A simple blueprint for aging well

Posted on April 7, 2014

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I recently spent a long weekend in Chicago for St. Patrick’s Day. While California, particularly Southern California, has just about everything a person could want, one thing it sorely lacks is a St. Patrick’s Day scene.

I’m from the Northeastern U.S., which means the first 17 days of March every year are, in some shape or form, St. Patrick’s Day. Southern California barely has one parade, in New Jersey / New York you’re able to go to three. One the first weekend of March, one the second, and one the actual day. It got so crazy in Hoboken, after 25 years, they canceled the parade to hopefully cut down on the rowdiness. Of course, rather than people going to the bars at 1pm when the parade ended, people ended up going at 9am. So much for that idea.

Since my friends and I had done the Northeast scene, we decided to try something new. Chicago was a city we didn’t really know, and we found out they did this to their river each year:

Credit: Chicagorealestateforum.com

Credit: Chicagorealestateforum.com

Needless to say, we had a great time. As a random tangent, we also saw a Second City show. Highly recommended.

Anyways, it’s Sunday and we’re walking to the train station to go to the airport. We’re a bit lost, so my friend asks this older guy for directions to the train station.

Older guy “Oh sure, I know where that is. I was actually going to ask you if you were lost.”

The guy helps us out, then goes, “You know, I’m heading that direction. I’ll just show you where it is.” He picks up his two, large bags of Trader Joes groceries, in the 20 degree -but 7 degree windchill- weather, and starts walking the mile to the train station with us.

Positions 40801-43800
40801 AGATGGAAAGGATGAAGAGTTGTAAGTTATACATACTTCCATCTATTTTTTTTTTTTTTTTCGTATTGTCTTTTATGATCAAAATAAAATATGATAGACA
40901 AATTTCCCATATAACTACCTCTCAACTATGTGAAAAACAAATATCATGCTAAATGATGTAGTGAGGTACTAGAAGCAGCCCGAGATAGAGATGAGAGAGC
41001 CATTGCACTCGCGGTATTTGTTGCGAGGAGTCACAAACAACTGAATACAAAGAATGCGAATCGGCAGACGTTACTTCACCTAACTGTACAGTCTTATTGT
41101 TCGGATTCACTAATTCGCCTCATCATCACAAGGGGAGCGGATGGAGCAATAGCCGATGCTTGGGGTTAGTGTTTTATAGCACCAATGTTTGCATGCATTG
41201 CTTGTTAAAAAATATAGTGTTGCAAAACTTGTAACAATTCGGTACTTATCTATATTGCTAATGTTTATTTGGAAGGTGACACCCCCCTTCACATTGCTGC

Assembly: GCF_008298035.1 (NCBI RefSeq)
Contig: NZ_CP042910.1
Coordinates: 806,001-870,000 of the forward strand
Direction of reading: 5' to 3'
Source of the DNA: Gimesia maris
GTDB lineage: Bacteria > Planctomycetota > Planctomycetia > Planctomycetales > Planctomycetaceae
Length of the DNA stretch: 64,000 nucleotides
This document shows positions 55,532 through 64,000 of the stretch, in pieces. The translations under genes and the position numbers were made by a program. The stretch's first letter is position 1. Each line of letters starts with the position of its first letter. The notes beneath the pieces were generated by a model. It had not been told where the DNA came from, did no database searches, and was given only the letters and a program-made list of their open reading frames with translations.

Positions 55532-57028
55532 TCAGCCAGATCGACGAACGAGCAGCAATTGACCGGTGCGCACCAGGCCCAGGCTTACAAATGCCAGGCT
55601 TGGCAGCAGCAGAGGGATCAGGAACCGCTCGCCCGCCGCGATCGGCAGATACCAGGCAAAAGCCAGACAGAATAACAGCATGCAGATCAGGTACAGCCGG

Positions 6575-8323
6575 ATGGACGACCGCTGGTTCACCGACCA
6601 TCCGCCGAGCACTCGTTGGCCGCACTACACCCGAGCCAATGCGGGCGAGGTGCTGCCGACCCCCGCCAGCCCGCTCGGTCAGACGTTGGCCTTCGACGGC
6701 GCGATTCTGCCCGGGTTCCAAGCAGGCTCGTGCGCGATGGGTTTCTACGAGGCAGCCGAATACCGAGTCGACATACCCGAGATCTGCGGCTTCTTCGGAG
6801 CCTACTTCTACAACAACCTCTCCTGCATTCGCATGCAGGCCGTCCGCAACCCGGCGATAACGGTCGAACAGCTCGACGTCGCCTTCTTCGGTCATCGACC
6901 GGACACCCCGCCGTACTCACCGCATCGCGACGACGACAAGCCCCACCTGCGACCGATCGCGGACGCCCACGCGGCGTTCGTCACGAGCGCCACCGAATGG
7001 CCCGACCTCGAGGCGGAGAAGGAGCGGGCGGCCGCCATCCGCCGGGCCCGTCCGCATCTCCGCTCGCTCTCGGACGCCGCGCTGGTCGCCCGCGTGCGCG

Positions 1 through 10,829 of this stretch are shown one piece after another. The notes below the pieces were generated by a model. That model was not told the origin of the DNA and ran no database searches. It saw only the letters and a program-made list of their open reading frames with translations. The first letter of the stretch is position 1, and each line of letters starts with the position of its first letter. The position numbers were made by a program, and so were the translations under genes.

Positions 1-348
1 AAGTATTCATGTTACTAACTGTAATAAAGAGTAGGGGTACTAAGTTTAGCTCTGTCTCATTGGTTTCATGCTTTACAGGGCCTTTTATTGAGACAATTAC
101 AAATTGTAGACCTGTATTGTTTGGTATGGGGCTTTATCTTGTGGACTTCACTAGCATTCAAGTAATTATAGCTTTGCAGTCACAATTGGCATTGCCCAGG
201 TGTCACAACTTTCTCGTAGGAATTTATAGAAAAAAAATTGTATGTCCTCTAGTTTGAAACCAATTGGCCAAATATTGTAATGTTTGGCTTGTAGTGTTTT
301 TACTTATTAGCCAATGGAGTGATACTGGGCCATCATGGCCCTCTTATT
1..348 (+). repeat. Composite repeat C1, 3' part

He starts talking to me about what we’re doing in Chicago. He asks if we’re students. After saying no he tells me how he often houses foreign exchange students for free. Saying he enjoys the company. Then, he starts talking to me about how he’s 70 years old (I would have never guessed), but he still works 7 days a week as a doorman. “I really enjoy telling people all about Chicago.”

Later on he’s talking to my friend about how he’s preparing for his next marathon in a couple of weeks, and how he has another one soon after that. “I have to keep moving, you know.” At no point does this guy look like he’s laboring, needs us to slow down, hints at needing help with his bags. During our mile plus walk to the train station, the entire time he’s completely upright. My girlfriend turns to me and goes, “This guy is great.”

Before leaving, he gave us a few business cards for a charity he works with, involving helping teenagers with substance abuse. He told us to feel free to check it out.

All I could think while watching this guy was, “This is how you do it.” Where right in front of me was a blueprint in how to age well, and how to live well in old age.

  • Don’t obsess about it, but eat well. I’m not some Trader Joes zealot, but I don’t feel it’s an overstatement to say those who shop there are more conscious of what they eat than those who don’t.
  • Be social. This guy goes out of his way to make sure he’s consistently around people. He has a social job, he makes his recreational time social by housing foreign exchange students, works with a charity, and he’s not averse to talking to and or helping strangers.
  • Move, and move a lot. Not only is this guy doing marathons, he walks to and from work. Many times with groceries in his hands. He also has a job where he is likely on his feet a good portion of the day.

That’s it.

I love science, I love technology, but I doubt this guy went out of his way to stay up to date with the current advances in human physiology. It’s always good to take a step back and show how simple things can be.

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